It has been a decade since Malala Yousafzai hit the news for surviving a gunshot that brought global attention to the issue of education rights for girls. However, women and children have not received sufficient protection globally especially in parts of the world that are still engaged in military crossfire. While most of us sit comfortably in lands of peace, it is also important to recognize the chaotic realities that still exist in some parts of the world.
Contextualizing Vulnerabilities of Women and Children
While the international community hears many voices advocating for gender equality and women’s rights, patriarchal influences still permeate throughout societies, placing women at a disadvantage in several ways. Most troubling is that this creates an environment where women are at risk of experiencing more harm and violence.
Other than women, children’s rights are also greatly valued as we attempt to create the best possible healthy and inclusive environment for the next generation. However, their innocence and dependency results in a cruel reality where not all children grow up in safe spaces.
As a major event of 2022, the Ukrainian war has brought more attention to the lives of people in war zones. Within which, women and children often endure the weight of the impacts of war, as the lack of social order worsens their predicament as an important yet vulnerable part of the society.
1. Homelessness and Higher Risks of Violence
Wars and conflicts often force people to flee from their homes, however shelters might not be easily accessible and available. The result is a larger homeless population in times of uncertainty. In Ukraine, the lack of safe spaces to house themselves and their families has led to increased cases of sexual and physical violence, as well as human trafficking. Even for those who manage to seek shelter, refugee camps are often not set up to address the specific needs of women in conflict zones, nor to adequately protect women.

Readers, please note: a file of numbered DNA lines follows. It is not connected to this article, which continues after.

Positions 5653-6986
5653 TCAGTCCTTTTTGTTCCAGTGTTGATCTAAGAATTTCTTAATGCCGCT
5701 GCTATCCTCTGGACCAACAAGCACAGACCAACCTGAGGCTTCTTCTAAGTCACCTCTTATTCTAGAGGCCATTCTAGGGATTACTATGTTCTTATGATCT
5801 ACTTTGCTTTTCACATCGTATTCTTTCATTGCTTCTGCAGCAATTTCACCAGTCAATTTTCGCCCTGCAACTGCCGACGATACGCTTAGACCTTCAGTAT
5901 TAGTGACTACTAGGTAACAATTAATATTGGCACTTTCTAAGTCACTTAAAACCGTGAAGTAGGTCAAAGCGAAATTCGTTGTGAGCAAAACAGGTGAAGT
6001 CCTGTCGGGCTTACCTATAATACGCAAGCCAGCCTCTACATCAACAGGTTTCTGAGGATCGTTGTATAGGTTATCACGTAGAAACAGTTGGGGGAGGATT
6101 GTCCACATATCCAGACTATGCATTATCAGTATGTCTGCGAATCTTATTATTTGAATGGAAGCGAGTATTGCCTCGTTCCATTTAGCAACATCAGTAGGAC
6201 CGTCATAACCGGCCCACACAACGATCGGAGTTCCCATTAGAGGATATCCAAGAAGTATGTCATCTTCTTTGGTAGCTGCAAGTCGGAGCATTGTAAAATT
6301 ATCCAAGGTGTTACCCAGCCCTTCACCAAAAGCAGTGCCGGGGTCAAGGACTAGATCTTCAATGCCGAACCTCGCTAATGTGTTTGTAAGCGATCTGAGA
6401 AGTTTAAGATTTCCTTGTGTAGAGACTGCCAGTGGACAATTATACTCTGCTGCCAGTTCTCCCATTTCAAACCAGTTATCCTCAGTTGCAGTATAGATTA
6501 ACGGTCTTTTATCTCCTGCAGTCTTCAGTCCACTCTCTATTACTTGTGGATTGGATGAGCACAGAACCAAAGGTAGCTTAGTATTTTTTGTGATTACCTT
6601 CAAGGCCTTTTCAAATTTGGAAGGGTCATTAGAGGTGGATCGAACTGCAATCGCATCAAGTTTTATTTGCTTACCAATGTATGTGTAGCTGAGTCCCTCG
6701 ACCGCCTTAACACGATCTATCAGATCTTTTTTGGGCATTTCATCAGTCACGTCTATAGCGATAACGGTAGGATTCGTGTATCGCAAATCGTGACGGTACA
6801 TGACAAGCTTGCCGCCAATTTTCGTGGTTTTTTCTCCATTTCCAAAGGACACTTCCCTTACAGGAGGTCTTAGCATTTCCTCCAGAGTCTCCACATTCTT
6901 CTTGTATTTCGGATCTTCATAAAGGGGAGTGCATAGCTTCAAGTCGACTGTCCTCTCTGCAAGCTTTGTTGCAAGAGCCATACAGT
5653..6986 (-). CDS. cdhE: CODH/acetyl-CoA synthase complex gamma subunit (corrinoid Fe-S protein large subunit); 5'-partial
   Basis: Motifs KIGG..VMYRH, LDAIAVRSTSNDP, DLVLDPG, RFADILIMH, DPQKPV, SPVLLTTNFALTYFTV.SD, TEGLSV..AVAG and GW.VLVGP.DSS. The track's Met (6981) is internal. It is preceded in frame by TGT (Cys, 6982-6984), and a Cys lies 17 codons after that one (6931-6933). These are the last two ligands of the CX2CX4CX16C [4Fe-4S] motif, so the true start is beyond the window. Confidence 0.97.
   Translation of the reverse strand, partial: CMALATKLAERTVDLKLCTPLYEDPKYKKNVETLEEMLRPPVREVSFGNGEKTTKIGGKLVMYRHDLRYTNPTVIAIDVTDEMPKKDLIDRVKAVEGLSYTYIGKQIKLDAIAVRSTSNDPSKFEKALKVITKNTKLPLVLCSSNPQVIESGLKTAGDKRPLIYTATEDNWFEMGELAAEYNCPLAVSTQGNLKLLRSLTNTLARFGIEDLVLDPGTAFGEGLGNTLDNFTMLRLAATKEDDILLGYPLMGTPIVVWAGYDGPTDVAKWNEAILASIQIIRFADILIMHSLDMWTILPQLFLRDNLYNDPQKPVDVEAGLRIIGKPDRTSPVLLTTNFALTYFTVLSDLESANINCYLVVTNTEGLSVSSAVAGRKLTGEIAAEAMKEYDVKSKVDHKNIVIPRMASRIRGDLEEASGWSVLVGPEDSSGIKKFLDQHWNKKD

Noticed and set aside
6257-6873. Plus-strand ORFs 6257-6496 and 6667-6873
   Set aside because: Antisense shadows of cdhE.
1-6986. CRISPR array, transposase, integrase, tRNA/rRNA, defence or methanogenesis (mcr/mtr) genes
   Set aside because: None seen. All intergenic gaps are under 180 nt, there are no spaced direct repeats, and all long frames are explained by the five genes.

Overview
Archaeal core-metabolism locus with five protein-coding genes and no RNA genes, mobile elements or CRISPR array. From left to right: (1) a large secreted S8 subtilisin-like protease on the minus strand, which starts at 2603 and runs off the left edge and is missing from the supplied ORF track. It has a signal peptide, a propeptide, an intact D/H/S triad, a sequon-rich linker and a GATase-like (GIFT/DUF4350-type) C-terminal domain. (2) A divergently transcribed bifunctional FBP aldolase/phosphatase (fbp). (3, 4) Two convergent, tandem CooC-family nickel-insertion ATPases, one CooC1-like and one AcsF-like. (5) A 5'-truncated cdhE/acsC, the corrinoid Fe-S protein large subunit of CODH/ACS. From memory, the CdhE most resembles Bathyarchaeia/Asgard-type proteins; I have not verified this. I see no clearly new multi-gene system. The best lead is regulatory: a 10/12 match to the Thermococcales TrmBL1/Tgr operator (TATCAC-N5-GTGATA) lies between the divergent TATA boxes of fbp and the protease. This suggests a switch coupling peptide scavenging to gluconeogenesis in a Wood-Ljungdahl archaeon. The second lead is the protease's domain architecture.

The lack of social order and protection for women has also incubated a social environment that allowed for rapists to commit sexual violence during war without any accountability. Rape has hence become a common psychological tool used in war to both destroy the enemy and fullfil soldiers’ masculinity “needs”. During the 1994 Rwandan Genocide for instance, an estimated 250,000 to 500,000 women were raped. The Mexican Drug War since 2006 has also seen approximately 80% of female refugees being raped as they attempted to flee to the United States.
2. Exposure to Violence and Arms
Women and children in war-zones directly or indirectly become involved in military affairs. Child soldiers are unfortunately not uncommon as military groups seek to bolster their numbers. In the Mexican drug war, children from as young as 6 years old have been armed in vigilante self-defense groups that aim to protect the community in the absence of adequate security forces. Drug cartels have also reportedly recruited around 30,000 minors, including girls who are trained as assassins at 16, the age at which they should be attending school. Similar problems have also been observed in the Middle Eastern and North African wars where children have been mobilized to fight.
3. Lack of Access to Medical and Menstrual Resources